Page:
March 29, 2010
Final Cut Studio 2009 versus Final Cut Studio 2
Who Wins the Render/Encode Smackdown?
by David A. Saraceno
Following Rob Morgan’s Final Cut Studio shootout between Compressor 3 and 3.5, and Motion 3 and Motion 4, I decided to test further to determine if I could produce the same results. Rob timed Compressor encodes and Motion RAM previews in Final Cut Studio 2 and Final Cut Pro (2009) using identical footage and a high definition Motion template. Released in mid-2009, the latest Final Cut Studio should have been faster in these tests to FCS2, which was released following NAB in 2007. At least that was the street wisdom. However, Rob confirmed that Final Cut Pro 2 produced faster encodes and renders for both tests. I performed these two tests, and four additional ones on my test machine, and the results are below.
My Test MacPro. I used a Mac Pro Quad-Core Intel Xeon 2.26 GHz Nehalem with two processors, 12GB of RAM, and a NVIDIA GeForce GT 120 with 512 MB/s VRAM. A clean install of Snow Leopard 10.6.2 with all upgrades was made on separate, identical Seagate 7200.11 boot hard drives. Final Cut Studio 2 was installed one volume, and all apps were updated to their latest versions. Final Cut Studio (2009) was installed in the same manner on the other volume.
My Test Files: For the additional testing, I used a one minute long Motion JPEG video clip (email@example.com). An interlaced clip was selected in part to test the frame based de-interlace function of Compressor 3.0 and 3.5. Identical presets for encoding and transcoding for Compressor were used, and when not available, the preset was duplicated in the other program. The test file resided, and the renders were made to a dedicated internal SATA media drive.
The Tests. I ran both of Rob’s tests on my machine. Those included a Compressor test using the wildlifeHD Reel 720p sample from Quicktime's HD Gallery. This was encoded to the HD DVD H.264 60 minute preset in Compressor. This preset was used in 3.0 and 3.5 because it was a comparable h.264 preset. The second duplicated test was a RAM preview of the stock template Blocks-Detail HD, rendered all 900 frames. For the other tests, the Motion JPEG file was used as a source file. I chose two HDV encodes because it is a common high definition format and taxes the CPU. I also placed the Motion JPEG footage in a ProRes 422 FCP sequence, and timed the full, unlimited render. Finally, I converted the 1920x1080 Motion JPEG interlaced footage to a DVCProHD 1280/720 progressive file using Compressor’s frame controls, which again taxes the computer. In each instance, a QuickCluster was used with the maximum number of instances available for the MacPro.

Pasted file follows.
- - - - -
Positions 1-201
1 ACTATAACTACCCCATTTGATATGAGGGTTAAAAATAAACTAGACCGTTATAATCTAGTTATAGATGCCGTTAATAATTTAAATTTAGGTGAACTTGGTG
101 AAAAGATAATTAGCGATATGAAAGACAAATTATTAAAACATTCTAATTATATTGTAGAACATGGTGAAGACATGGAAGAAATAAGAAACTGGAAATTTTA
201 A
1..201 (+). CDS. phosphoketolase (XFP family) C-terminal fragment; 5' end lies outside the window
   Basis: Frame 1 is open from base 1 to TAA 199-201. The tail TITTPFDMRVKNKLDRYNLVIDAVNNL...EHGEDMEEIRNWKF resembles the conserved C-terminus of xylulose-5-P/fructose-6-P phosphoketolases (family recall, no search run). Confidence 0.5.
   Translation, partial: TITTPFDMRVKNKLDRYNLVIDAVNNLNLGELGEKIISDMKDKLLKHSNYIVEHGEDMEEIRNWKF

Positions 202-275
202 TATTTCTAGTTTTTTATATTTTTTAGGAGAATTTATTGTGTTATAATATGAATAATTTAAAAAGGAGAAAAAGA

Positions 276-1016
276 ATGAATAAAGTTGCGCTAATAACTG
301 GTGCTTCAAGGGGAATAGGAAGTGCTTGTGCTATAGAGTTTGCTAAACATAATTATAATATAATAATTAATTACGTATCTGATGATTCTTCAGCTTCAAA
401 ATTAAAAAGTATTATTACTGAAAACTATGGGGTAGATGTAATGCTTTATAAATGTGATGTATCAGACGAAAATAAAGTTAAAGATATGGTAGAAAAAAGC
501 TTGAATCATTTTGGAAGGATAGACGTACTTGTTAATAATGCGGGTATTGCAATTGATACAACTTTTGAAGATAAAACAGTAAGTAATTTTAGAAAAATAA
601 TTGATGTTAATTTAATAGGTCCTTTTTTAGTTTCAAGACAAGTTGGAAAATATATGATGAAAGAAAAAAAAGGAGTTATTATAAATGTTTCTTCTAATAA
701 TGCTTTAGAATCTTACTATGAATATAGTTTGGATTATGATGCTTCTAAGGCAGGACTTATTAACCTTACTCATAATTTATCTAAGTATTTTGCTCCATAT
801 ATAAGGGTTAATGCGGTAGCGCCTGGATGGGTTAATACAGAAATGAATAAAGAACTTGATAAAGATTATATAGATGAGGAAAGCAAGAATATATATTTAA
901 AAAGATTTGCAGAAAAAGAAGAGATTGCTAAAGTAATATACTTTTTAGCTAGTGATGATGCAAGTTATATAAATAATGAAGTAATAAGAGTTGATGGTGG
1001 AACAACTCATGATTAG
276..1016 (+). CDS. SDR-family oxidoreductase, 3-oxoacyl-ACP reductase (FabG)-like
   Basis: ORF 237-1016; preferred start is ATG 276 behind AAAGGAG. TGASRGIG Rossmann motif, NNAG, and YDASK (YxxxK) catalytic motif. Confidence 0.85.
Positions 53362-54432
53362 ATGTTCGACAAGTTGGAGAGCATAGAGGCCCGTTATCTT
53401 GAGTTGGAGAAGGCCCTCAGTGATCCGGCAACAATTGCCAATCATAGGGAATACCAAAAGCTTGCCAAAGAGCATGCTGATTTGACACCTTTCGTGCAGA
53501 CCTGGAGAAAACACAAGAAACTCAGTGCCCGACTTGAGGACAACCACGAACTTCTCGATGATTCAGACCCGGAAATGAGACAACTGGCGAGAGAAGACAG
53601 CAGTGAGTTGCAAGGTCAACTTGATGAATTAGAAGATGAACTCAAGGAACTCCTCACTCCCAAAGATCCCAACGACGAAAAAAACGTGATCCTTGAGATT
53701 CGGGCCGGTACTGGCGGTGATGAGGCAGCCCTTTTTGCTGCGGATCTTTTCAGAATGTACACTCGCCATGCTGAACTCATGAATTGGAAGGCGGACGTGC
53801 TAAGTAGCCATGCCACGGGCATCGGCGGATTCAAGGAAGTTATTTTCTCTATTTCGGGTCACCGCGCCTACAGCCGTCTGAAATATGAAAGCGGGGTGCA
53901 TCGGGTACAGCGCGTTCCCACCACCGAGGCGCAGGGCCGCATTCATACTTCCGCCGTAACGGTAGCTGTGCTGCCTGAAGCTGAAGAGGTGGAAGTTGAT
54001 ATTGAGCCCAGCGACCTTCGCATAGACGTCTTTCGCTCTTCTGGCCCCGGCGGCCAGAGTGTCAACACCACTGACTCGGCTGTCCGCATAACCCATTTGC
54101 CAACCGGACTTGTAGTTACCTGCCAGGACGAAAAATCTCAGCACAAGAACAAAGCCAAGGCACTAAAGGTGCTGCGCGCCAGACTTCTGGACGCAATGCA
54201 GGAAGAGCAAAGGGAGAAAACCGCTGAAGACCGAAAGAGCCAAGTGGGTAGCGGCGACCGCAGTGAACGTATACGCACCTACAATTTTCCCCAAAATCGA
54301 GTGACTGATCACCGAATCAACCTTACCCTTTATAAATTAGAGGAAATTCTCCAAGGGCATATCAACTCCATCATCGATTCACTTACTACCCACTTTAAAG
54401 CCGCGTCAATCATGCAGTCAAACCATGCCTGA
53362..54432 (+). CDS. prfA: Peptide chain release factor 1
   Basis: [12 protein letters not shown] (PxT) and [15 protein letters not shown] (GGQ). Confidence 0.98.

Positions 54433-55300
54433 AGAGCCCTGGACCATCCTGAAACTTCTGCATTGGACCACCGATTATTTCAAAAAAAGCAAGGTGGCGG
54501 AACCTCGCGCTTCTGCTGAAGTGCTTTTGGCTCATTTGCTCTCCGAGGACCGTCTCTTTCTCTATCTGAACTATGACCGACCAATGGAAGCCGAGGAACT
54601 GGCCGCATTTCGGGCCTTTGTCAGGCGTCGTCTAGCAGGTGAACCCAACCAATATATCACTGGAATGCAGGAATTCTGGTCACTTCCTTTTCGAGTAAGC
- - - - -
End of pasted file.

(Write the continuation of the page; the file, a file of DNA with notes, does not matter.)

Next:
Here are my results:
It’s difficult to assess why the latest version of Final Cut Studio is slower in these tests over a two year old version using the same hardware and identical tests and presets. There are rumors that a 64-bit version of Final Cut Studio is being developed following recent releases of 64-bit versions of Aperture and Logic. When and if we will see this release is uncertain, and Apple isn’t talking.
Copyright ©2010 David A. Saraceno
David A. Saraceno is a motion graphics artist located in Spokane, Washington. He runs a video blog and review site called secondchairvideo that provides up to date information on most things Final Cut Pro and video related. He has written for DV Magazine, AV Video, MacHome Journal, and several state and national legal technology magazines. David moderates several forums on 2-pop.com, is active on the Apple Support Discussions forum for their Pro Applications, ranked as among the highest contributor as a Level IV in the pro apps forums, and contributes at dvxuser.com.
This article first appeared on lafcpug and is reprinted here with permission.
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